And that was kind of how I continued on through the book. Oh, it got dark and grim (more on that momentarily), but Steinbeck can write! Who knew?
Let me just jump right in with Cathy. What a psycho bitch. Seriously. I don’t know if they used words like psychopath back in the day, but she really is. My status update after she is introduced: “Wow. *blinkblink* Cathy.” That said with wide, surprised eyes. She certainly made her mark on me in a hurry. She is just pure evil.
My edition was deceptively thin, so I didn’t realize it was over 500 pages of tiny font until I’d gotten a good start. Still, I made my way through this quicker than I expected to. Cathy was the character that I felt the strongest about, but I’m also intrigued by Caleb. He’s the one who is truly struggling to be a better person. He thinks that he was born evil, yet he still tries to fight it and be good. I have much more respect for him than for Aron, who just pretended that evil didn’t exist and so of course it couldn’t describe him. Cal has a bit of “Jacob wrestling the angel” in him.
I find myself almost wishing that I had read this in school. There’s so much to mull over and discuss here. I think my younger self would have hated the ending, and even now I wasn’t immediately taken with it. But as time goes on, I keep chewing on it, thinking it over, and liking it more and more. Really, it’s sneaking it’s way onto a special new list I’ll have in my head called “Strongest Ending to a Novel.” Right now it’s all alone on the list, but I’m sure I could come up with some others if I had to.
There are so many things I loved about this book. I loved the philosophical conversations between Lee and Samuel. I loved that I could follow along with them! They had a way of suddenly getting me to see something in a new light. I loved that Samuel Hamilton loved his land even though it wasn’t very good, and the way he loved to invent things. I loved watching his son Tom struggle to become himself. I loved that Lee made me think about my expectations and how they affect my perceptions. I loved how Adam made me think about how we choose to either move on or not, because it is always a choice.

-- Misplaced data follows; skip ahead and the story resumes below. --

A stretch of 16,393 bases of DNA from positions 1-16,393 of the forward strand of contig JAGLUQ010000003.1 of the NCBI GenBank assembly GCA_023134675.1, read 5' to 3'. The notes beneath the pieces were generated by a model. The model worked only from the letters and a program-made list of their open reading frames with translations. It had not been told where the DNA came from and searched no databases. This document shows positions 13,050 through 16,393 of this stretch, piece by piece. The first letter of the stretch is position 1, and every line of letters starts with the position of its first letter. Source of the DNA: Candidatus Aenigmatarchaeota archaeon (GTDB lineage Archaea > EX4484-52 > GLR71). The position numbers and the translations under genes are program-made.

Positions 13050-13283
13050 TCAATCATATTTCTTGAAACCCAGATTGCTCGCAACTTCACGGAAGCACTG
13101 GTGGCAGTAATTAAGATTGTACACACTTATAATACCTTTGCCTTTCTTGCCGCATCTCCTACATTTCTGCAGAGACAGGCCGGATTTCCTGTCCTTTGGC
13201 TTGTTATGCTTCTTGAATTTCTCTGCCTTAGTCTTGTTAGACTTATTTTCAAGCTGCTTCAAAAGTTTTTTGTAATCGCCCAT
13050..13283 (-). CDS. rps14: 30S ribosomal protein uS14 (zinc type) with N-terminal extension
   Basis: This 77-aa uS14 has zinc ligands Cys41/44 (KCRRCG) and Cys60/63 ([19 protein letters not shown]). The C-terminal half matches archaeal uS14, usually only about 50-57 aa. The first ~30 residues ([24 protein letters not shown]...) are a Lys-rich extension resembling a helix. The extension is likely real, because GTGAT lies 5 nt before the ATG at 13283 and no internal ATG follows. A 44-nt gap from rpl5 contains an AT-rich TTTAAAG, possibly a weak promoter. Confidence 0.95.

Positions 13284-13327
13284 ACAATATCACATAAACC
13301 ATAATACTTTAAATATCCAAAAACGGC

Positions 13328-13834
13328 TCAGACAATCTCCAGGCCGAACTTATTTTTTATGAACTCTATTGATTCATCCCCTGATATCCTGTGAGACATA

I highly recommend this when you’re in the mood for a book that will actually make you think rather than just help you escape. We all know I love escapism, but sometimes even I need something meatier, and this certainly fit the bill.
“East of Eden has been subject to several attempts to remove it from library bookshelves. Called “ungodly and obscene” in Anniston, Ala., it was removed, then reinstated on a restricted basis in the town’s school libraries in 1982. Greenville, S.C., schools also saw a challenge to the book in 1991.”
Hmmm…. Okay, I think anyone would agree that Cathy is “ungodly and obscene,” but this book very much deals with good and evil. In order to have good, you have to have evil, so Cathy’s parts are necessary. And so much of the plot is an exploration of the story of Cain and Abel. Would the people who call this ungodly call the Bible ungodly? Not that the two are the same, by any means, but the idea is taken straight from the source.
Read an excerpt.
Buy East of Eden at